On May 17, 2021 President Biden announced that by the end of June, the U.S. would donate 80 million doses of COVID-19 vaccine for use internationally. Sixty million of these doses are expected to be U.S.-owned doses of the Oxford/AstraZeneca vaccine (enough to vaccinate 30 million people), which has yet to be authorized in the U.S. but is authorized in multiple countries. An additional 20 million U.S.-owned doses will be from a mix of Pfizer, Moderna, and Johnson and Johnson vaccines (while the exact combination of doses for each was not announced, this could amount to enough vaccines for an additional 10-20 million people).
Prior to this point, the U.S. had provided 4 million doses of AstraZeneca to Canada and Mexico (via a “loan”), so 80 million doses would represent a significant increase in U.S. vaccine donations and make the U.S. the largest single country donor of in-kind vaccine doses worldwide (see Figure). In addition, the U.S. has also appropriated $4 billion to COVAX, the international partnership for COVID-19 vaccine procurement and distribution overseen by the Gavi Alliance, CEPI, and the World Health Organization, making the U.S. the largest donor to this effort as well.* In addition, vaccine production and manufacturing continue to lag and a key supplier of global vaccines has announced it will not be exporting any additional doses until the end of this year, underscoring the importance of countries donating doses in the near term.
While some have praised the most recent U.S. donation announcement as an important development, others have said the U.S. could do much more, pointing to the large supply of doses the U.S. is building up and the slowing demand for vaccinations in the country. We sought to put the U.S. pledge of 80 million doses in further context, looking at what it represents relative to the current landscape:
- Almost 3 times the number of doses pledged by the next largest country donor, France;**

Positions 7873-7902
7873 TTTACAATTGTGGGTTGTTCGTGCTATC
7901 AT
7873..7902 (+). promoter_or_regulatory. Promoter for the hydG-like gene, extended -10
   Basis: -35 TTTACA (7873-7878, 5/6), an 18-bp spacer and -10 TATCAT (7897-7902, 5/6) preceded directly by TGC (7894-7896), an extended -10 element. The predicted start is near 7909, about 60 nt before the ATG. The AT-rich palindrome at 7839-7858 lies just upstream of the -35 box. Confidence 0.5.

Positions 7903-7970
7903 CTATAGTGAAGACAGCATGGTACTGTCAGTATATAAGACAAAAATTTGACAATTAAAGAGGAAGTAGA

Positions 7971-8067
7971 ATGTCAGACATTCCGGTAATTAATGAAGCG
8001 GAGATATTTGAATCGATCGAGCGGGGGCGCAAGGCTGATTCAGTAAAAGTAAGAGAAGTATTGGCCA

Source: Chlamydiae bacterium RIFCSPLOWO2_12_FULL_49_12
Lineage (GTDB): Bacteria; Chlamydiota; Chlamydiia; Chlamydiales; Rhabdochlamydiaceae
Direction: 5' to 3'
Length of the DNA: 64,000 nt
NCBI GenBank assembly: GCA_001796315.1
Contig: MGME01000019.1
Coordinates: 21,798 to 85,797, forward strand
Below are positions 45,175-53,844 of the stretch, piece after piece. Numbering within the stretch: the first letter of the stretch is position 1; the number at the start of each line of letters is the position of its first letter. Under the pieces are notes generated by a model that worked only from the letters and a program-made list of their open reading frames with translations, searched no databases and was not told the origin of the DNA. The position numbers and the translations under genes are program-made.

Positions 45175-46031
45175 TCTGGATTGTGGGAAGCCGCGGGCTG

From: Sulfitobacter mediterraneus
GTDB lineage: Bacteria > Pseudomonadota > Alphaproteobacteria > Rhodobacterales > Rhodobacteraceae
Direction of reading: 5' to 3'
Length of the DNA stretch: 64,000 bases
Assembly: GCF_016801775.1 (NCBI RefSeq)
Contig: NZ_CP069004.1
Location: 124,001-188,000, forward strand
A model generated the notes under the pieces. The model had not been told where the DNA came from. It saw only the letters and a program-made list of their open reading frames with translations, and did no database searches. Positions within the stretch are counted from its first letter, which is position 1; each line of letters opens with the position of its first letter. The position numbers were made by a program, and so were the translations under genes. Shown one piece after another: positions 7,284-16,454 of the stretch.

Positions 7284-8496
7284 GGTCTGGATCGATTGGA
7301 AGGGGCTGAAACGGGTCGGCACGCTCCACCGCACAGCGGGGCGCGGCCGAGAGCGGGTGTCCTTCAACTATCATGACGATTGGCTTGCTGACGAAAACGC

- 56% of donated doses from all other governments combined;
- 115% of the total number of doses already delivered by COVAX through May 20;
- Less than 2% of the number of doses needed to vaccinate all people in low- and middle-income countries (LMICs);
- 8-16% of the number of doses sufficient to vaccinate the highest risk groups in LMICs – health care workers and adults over 65;
- 29% of the total cumulative vaccine doses administered in the U.S. (as of May 18).
- Figure: US pledge of 80 million doses vs. pledges from other donor governments
The world is still very unequal in terms of access to vaccines across regions and income groups, with estimates that some lower-income countries may not be able to vaccinate a majority of their adult populations for a year or more, even as many high-income countries approach or have already exceeded this milestone. Therefore, donated doses can help speed global vaccinations, provided the doses are distributed efficiently and administered effectively in the countries that need them. The U.S. has so far pledged to donate more doses than any other country and has provided the largest contribution to COVAX to date. Still, the U.S. effort represents only a fraction of what would be needed to vaccinate everyone, raising challenging questions about how access to COVID-19 vaccines will be scaled up and on what timeline, and what the role should of high income countries like the U.S. will be going forward.
|Notes and Sources|
|*Information on the price of vaccine doses paid by COVAX to manufacturers is not available, so it is not known how many COVAX doses the U.S. contribution would support.
**Donors have pledged to provide COVID-19 doses over different time frames. For example, France has pledged to provide 30 million doses by the end of 2021, while the U.S. has pledged to provide 80 million doses by the end of June.
Data on COVID-19 vaccine dose donations were obtained from the UNICEF COVID-19 Vaccine Market Dashboard and other public news sources. Data include donations provided bilaterally as well as through COVAX. Data include donations with a confirmed delivery status and pledges.
COVAX delivery data were obtained from the UNICEF COVID-19 Vaccine Market Dashboard.
Population data for adults over 65 years in low- and middle-income countries, as defined by the World Bank, were obtained from the United Nations World Population Prospects using 2020 estimates. Health workforce data for low- and middle-income countries were obtained from World Health Organization National Health Workforce Accounts Data Portal, limiting data to the estimated number of physicians, nurses, and midwives under 65 years for the most recent year of data available.
U.S. vaccine administration data obtained from the Centers for Disease Control and Prevention’s COVID Data Tracker.